- Michelle Krupa
- Posted: 04/02/2012 7:00 AM
About a year ago, a key piece of Joseph Lange Jr.’s business skidded to a halt. A lender who for more than 40 years has offered financing to cab drivers and owners — using their city-issued taxi permits as collateral — Lange has been unable to open new loans or close settled debts since Mayor Mitch Landrieu’s administration last spring imposed a moratorium on the transfer of taxi permits.
Most frustrating, Lange said, has been his inability to help older drivers who want to sell their permits and retire. Cabbies long have treated the permits, which before the moratorium were worth a reported $65,000 on the city-regulated secondary market, as long-term investments that are relatively easy to liquidate.
“This moratorium has been an absolute disaster,” Lange said. “We’ve done hundreds and hundreds of transfers over the years, and over the course of the past year, they’ve made it almost impossible to just conduct business.”
A Landrieu spokesman last week said the stoppage aims to give the administration a chance “to better assess and audit” records of the city’s 1,600 for-hire vehicle permits, known as certificates of public necessity and convenience, or CPNCs.
It started soon after a former president of United Cabs Inc., the city’s largest taxi company, signed a sworn affidavit saying a Ground Transportation Bureau employee, Kewana Fortune, regularly accepted tips from him.
Fortune, who processed permit transfers and other taxi paperwork, resigned in June.
Many in the taxi industry, however, claim the moratorium flies in the face of city law. And some suspect the city’s real goal is to prevent transfers until the City Council passes legislation — now on the table — that would allow it to take a much larger cut of transfer fees.
Critics have complained in the past that the city takes too little money from permit transaction, given the assets’ enormous value.
During a heated City Council hearing last week, a local lawyer who represents 240 cabbies argued that current ordinances give the administration no choice but to grant transfers to parties who file the necessary paperwork and pay a fee of $150 or $350, depending on how many times the permit has changed hands.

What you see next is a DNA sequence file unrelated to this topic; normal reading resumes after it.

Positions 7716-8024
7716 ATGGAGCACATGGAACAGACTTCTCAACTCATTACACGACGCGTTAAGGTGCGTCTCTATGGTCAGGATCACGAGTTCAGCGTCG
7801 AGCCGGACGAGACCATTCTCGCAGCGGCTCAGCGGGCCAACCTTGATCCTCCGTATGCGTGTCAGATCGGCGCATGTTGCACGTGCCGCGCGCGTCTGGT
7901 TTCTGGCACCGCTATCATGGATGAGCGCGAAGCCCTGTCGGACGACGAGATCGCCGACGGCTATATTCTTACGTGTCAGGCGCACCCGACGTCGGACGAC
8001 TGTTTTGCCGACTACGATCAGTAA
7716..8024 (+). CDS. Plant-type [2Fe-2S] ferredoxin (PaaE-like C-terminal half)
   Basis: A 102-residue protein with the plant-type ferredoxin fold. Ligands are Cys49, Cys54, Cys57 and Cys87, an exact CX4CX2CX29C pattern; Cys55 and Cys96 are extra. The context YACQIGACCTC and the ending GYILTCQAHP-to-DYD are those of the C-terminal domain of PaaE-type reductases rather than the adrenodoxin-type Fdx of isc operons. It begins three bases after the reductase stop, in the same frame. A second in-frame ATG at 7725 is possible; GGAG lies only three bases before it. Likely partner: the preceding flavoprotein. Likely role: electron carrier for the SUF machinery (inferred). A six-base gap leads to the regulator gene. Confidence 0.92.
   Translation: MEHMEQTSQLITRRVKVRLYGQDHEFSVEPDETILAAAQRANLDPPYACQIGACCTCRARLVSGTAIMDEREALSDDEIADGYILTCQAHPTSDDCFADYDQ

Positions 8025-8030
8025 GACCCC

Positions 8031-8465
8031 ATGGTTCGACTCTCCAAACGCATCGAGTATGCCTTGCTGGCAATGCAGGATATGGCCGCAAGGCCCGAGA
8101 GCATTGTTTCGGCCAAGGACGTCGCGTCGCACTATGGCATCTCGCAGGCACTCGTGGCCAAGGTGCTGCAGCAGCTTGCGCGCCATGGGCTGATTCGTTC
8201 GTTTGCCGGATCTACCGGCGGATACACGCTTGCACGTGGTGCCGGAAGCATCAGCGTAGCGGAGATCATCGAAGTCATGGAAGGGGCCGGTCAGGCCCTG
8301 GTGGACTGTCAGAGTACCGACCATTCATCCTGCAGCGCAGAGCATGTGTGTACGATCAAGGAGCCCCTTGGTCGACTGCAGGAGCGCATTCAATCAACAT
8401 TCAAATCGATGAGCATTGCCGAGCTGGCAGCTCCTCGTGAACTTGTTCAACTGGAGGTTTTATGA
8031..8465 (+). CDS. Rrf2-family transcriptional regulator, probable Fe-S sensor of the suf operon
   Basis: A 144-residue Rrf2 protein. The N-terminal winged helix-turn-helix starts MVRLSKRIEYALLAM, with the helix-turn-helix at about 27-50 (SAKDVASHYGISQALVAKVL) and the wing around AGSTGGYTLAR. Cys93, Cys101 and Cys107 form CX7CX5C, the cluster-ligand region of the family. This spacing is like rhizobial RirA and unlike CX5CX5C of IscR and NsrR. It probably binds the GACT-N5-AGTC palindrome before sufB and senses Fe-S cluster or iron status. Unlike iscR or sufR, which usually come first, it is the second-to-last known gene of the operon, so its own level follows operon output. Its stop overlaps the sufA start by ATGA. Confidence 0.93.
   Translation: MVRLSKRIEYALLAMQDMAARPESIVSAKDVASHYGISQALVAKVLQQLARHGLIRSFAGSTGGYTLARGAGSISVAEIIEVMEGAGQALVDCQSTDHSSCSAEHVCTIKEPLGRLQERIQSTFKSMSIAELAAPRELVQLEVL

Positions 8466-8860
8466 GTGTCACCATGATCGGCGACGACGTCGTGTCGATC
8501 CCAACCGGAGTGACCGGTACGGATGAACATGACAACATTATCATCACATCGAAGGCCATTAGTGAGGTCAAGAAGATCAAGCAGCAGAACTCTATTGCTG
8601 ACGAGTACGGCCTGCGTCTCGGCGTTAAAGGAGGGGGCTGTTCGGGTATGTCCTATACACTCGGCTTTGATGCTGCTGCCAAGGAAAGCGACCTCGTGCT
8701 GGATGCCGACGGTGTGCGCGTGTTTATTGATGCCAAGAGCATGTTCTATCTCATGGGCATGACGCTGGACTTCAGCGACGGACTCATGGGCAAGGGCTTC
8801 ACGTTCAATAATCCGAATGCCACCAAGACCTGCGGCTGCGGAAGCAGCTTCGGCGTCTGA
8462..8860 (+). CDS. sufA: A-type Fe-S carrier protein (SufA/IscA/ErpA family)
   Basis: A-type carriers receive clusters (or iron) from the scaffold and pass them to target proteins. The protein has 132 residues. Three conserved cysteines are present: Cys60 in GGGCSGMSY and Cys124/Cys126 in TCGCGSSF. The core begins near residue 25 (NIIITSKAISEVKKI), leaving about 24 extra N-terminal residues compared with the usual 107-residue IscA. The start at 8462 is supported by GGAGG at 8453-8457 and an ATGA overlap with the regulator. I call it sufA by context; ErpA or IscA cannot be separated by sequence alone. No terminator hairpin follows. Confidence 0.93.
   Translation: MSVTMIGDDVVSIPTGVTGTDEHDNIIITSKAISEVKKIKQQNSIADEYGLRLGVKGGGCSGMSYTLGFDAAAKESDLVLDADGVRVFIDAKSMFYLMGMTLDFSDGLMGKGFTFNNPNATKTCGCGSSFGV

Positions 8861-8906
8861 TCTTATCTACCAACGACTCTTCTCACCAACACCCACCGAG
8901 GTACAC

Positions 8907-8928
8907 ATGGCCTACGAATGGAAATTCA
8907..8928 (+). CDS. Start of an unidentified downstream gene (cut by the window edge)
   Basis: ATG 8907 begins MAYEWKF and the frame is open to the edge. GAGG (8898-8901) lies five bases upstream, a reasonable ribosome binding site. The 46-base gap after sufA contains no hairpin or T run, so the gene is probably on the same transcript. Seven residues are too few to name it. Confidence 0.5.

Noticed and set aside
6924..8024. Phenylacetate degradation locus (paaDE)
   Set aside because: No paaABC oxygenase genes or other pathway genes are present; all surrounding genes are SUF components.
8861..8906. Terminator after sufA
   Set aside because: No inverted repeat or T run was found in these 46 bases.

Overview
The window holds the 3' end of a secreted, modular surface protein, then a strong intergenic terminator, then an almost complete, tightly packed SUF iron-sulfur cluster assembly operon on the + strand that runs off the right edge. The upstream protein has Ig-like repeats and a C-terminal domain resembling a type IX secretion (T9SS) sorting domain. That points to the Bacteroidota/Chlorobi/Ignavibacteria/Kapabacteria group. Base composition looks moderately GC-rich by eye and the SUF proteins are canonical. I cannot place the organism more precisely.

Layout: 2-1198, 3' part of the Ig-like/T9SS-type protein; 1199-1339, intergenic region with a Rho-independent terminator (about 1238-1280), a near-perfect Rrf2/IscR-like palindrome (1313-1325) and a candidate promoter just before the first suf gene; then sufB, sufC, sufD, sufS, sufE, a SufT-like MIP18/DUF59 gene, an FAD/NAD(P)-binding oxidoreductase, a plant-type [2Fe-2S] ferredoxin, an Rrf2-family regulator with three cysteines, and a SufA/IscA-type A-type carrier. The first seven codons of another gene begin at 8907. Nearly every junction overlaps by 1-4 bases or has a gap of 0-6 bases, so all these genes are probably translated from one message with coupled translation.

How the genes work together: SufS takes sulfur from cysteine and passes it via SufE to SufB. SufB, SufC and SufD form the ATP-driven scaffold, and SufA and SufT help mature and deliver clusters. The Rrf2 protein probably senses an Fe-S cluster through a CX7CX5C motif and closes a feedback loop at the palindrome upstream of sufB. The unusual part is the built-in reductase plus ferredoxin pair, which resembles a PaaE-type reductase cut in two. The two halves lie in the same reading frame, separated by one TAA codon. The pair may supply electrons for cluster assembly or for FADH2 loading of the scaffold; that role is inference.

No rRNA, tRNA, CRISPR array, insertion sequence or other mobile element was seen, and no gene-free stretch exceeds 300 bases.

The city code states that “the CPNC shall be transferred,” provided the requirements are met.
“This moratorium that’s been in effect for a year by the administration — unilaterally, without City Council approval — is unlawful,” attorney Daniel Davillier said.
Asked what steps the mayor took to impose the stoppage, Berni said transfers “were administratively halted.” He would not elaborate.
Davillier speculated that the moratorium was engineered to allow Landrieu to push through the council a slate of 32 changes to taxi policy, including a six-fold increase in the fee City Hall collects for permits transfers. The measure would boost the transfer fee to $2,000 or 20 percent of a permit’s negotiated sale price, whichever is greater.
“You haven’t allowed transfers for the last year in direct violation of the existing ordinances in the city, and now you want to charge a 20 percent fee for any transfers once they’re allowed,” Davillier said. “It almost looks like there’s some intent for the city to take money from these folks that own these.”
Berni declined to address the claim directly.
“The city is now engaged in reforming the entire ground transportation industry, including the transfer process,” he said via email. “We plan to allow transfers to resume in the coming months.”
City Hall last year processed just 21 CPNC transfers, compared with 148 in 2010, and 159 the previous year, Berni said. None have been completed in 2012.
The city in 2009 and 2010 collected an average of between $23,100 and $53,900 per year from CPNC transfers. Under the proposed fee structure, the same volume of business would net City Hall at least $308,000 annually.
Michael Tifft, a former deputy city attorney and director of the council’s utilities regulatory office, agreed with Davillier that because the moratorium wasn’t authorized by the City Council, “then I think these people are being messed around with.”
Lange said he hopes the moratorium is lifted soon so he can resume making loans to fledgling drivers and owners, who often use the money to pay off their first cab.
“We’ve helped hundreds and hundreds of people become individual business owners over the years,” he said, “and that’s what I want to keep doing.”
Though the council could take up the package of draft ordinances as soon as Thursday, Councilwoman Kristin Gisleson Palmer, the proposals’ sponsor, said at the close of the committee meeting that she may delay the votes to give the parties more time to review them.
Other proposed changes include mandates that cabs have on-board credit card machines, global-positioning equipment and surveillance cameras, and that taxis more than 10 years old be banned, with the maximum age dropping to seven years in 2014.
Landrieu has said the changes are needed to improve a critical component of tourists’ and business travelers’ experience in New Orleans. City officials say the changes would cost about $2,000 per vehicle, but drivers and owners say the expenses would be closer to $20,000.
Michelle Krupa can be reached at firstname.lastname@example.org or 504.826.3312.